A new Irish Find My Past website has just been launched with online access to over four million records, including Landed Estates Court Records, available online for the first time.
Find My Past Ireland says: “Eighty million people worldwide claim to have Irish ancestry – this is more than 13 times the current population of Ireland. Up until now, these people have had limited resources to research their ancestry, but now thanks to the launch of Irish family history website www.findmypast.ie many will be able to make that connection with their past.
“Findmypast.ie launches today and hosts records covering the whole of Ireland going back to 1400 and right up until the 1920s. For the first time, people researching their family history can search the Landed Estates Court Records, which are exclusive to findmypast.ie, the complete Griffith’s Valuation of Ireland and the Directories collection. The site will carry the most detailed and thorough collection of Irish records ever seen in one place – providing a fascinating insight into Ireland’s history and making Irish family research easier and more accessible than ever before.
“Over half of those with Irish ancestry (41 million) are Americans, while up to 10 million Irish people migrated to Britain after 1700. It’s estimated that in 1890 two in every five Irish-born people were living overseas due to emigration. As a result, the global demand for Irish records is huge. These new online records are a key resource for the descendants of the millions of people who left Ireland over the centuries.
“From today, people can easily navigate and search over 4,000,000 records made available on http://www.findmypast.ie and discover their past no matter where they are in the world. For the first time the public will be able to search high quality images of these records to find details of their ancestors’ lives and in some cases maps of the land their ancestors inhabited on the Emerald Isle. The records include:
Land & Estate records
“Findmypast.ie uniquely includes the Landed Estates Court records. These records, compiled from 1850-1885, give copious details about over 500,000 tenants residing on estates all over Ireland, with tenancies dating from the late 18th century, plus maps and drawings of locations.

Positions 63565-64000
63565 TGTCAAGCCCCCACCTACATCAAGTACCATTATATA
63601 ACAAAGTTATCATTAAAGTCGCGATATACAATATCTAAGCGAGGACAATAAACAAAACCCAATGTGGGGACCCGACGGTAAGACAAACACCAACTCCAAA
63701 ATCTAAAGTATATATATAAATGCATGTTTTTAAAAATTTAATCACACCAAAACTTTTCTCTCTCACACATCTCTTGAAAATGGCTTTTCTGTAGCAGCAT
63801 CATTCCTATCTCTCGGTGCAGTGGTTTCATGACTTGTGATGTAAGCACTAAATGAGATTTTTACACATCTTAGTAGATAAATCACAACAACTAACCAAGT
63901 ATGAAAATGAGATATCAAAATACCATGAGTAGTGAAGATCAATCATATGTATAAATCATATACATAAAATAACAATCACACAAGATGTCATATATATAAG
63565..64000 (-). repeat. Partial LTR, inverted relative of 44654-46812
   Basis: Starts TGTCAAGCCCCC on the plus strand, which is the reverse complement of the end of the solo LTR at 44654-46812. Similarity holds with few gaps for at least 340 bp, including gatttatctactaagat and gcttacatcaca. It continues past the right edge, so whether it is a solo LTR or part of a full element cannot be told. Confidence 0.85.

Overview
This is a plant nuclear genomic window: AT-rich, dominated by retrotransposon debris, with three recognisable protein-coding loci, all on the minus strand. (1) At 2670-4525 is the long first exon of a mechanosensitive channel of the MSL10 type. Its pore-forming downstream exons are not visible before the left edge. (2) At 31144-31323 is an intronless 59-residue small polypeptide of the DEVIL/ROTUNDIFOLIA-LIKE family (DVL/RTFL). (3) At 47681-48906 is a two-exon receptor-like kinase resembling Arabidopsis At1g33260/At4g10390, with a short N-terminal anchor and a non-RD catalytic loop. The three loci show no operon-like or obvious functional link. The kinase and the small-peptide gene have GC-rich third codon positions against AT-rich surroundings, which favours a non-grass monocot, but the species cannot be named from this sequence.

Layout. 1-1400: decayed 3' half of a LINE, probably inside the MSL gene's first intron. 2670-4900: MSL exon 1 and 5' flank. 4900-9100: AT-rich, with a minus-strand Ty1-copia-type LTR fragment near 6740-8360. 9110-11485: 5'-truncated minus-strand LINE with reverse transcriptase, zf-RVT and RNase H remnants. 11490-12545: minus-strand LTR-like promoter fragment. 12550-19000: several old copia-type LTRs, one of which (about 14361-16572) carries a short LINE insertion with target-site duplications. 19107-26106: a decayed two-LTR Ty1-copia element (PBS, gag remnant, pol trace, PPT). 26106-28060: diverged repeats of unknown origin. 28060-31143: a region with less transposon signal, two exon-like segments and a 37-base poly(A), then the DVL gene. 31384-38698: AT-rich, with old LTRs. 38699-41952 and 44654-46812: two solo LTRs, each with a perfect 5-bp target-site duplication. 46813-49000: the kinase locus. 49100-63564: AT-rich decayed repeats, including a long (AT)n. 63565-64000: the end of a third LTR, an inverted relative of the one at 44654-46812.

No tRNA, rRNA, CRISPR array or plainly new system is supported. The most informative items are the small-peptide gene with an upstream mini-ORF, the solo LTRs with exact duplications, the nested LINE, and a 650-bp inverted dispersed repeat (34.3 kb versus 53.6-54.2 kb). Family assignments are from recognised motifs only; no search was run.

Griffith’s Valuation of Ireland
“A number of useful nineteenth century census substitutes are available to search on findmypast.ie. Perhaps the most important is Griffith’s Valuation (1847-1864), which lists approximately 80% of householders in Ireland and includes the names of over 1,400,000 individuals.
“Directories started to be used in the late eighteenth century and became more prevalent as economic and trade activity increased. The findmypast.ie directories collection contains over 2 million names. The directories themselves may be divided into three main categories:
“One of the earliest national directories is Ambrose Leet’s Directory to the market towns, villages and gentlemen’s seats and other noted places in Ireland (1814) – however it is directories published by Pigot, Slater and Thom that are the most comprehensive national directories. Generally organised by province, these list the principal office holders, gentry, professionals, tradesmen, hotels, schools, public institutions, churches, and even pubs for each town in Ireland.
“These focus on specific areas of Ireland – many are organised by province (Connaught, Leinster, Munster and Ulster), while others relate to geographical areas of the country such as the south-east, or groups of counties. Not surprisingly, the greatest number of provincial directories related to Dublin. These include the Treble Almanack & Dublin Directory, Pettigrew and Oulton, the Post Office Directory and, perhaps the most well-known Dublin Directory, Thom’s Irish Almanac and Official Directory of Ireland.
Local Directories (County or City)
“County directories tend to provide more details on smaller villages and towns in Ireland, though very few exist for the west of Ireland. Information includes a detailed introduction to each town and village with details of office-holders, professionals, merchants and tradesmen, as well as a full alphabetical directory of farmers and other residents not listed by trade.”
Cliona Weldon, General Manager at findmypast.ie, says: “Our new site offers a crucial entry point to family history researchers trying to locate Irish ancestors, from novice family historians to seasoned genealogists who have hit a ‘wall’ in their research. People often assume that most of the Irish records were destroyed in the Four Courts Fire which occurred in 1922 during the Irish Civil War.
“While it was tragic that most Irish wills and some census returns and parish records were lost, there are still many sources available to anyone tracing their Irish roots and through findmypast.ie we will provide access to the fantastic records that survive.
“As well as helping people trace their ancestors, these records shed more light on our ancestors’ day-to-day lifestyles, providing a snapshot of a day in their lives, with details of their occupations, housing arrangements and social status.”